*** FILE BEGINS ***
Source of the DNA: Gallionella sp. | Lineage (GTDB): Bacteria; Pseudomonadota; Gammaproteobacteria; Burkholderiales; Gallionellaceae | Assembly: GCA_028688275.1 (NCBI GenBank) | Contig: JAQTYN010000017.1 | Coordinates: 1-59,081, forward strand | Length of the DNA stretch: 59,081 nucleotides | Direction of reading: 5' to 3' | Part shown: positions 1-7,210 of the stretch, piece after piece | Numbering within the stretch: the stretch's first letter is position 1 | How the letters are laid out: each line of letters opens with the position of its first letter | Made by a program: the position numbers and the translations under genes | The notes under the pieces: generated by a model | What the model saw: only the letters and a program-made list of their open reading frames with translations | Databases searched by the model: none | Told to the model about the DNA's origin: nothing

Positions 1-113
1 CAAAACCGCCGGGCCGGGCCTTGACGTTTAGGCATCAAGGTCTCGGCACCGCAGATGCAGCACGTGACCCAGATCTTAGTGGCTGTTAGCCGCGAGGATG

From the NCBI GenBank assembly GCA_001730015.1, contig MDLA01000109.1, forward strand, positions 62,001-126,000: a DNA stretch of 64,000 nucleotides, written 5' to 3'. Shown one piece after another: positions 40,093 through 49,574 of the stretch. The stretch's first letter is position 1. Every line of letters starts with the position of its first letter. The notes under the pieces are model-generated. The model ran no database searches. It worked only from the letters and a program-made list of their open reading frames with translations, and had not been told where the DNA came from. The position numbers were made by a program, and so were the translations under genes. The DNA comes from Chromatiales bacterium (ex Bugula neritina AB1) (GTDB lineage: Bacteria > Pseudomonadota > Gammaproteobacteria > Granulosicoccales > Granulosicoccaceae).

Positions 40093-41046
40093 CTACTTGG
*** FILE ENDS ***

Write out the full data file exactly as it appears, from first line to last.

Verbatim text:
Source of the DNA: Gallionella sp. | Lineage (GTDB): Bacteria; Pseudomonadota; Gammaproteobacteria; Burkholderiales; Gallionellaceae | Assembly: GCA_028688275.1 (NCBI GenBank) | Contig: JAQTYN010000017.1 | Coordinates: 1-59,081, forward strand | Length of the DNA stretch: 59,081 nucleotides | Direction of reading: 5' to 3' | Part shown: positions 1-7,210 of the stretch, piece after piece | Numbering within the stretch: the stretch's first letter is position 1 | How the letters are laid out: each line of letters opens with the position of its first letter | Made by a program: the position numbers and the translations under genes | The notes under the pieces: generated by a model | What the model saw: only the letters and a program-made list of their open reading frames with translations | Databases searched by the model: none | Told to the model about the DNA's origin: nothing

Positions 1-113
1 CAAAACCGCCGGGCCGGGCCTTGACGTTTAGGCATCAAGGTCTCGGCACCGCAGATGCAGCACGTGACCCAGATCTTAGTGGCTGTTAGCCGCGAGGATG

From the NCBI GenBank assembly GCA_001730015.1, contig MDLA01000109.1, forward strand, positions 62,001-126,000: a DNA stretch of 64,000 nucleotides, written 5' to 3'. Shown one piece after another: positions 40,093 through 49,574 of the stretch. The stretch's first letter is position 1. Every line of letters starts with the position of its first letter. The notes under the pieces are model-generated. The model ran no database searches. It worked only from the letters and a program-made list of their open reading frames with translations, and had not been told where the DNA came from. The position numbers were made by a program, and so were the translations under genes. The DNA comes from Chromatiales bacterium (ex Bugula neritina AB1) (GTDB lineage: Bacteria > Pseudomonadota > Gammaproteobacteria > Granulosicoccales > Granulosicoccaceae).

Positions 40093-41046
40093 CTACTTGG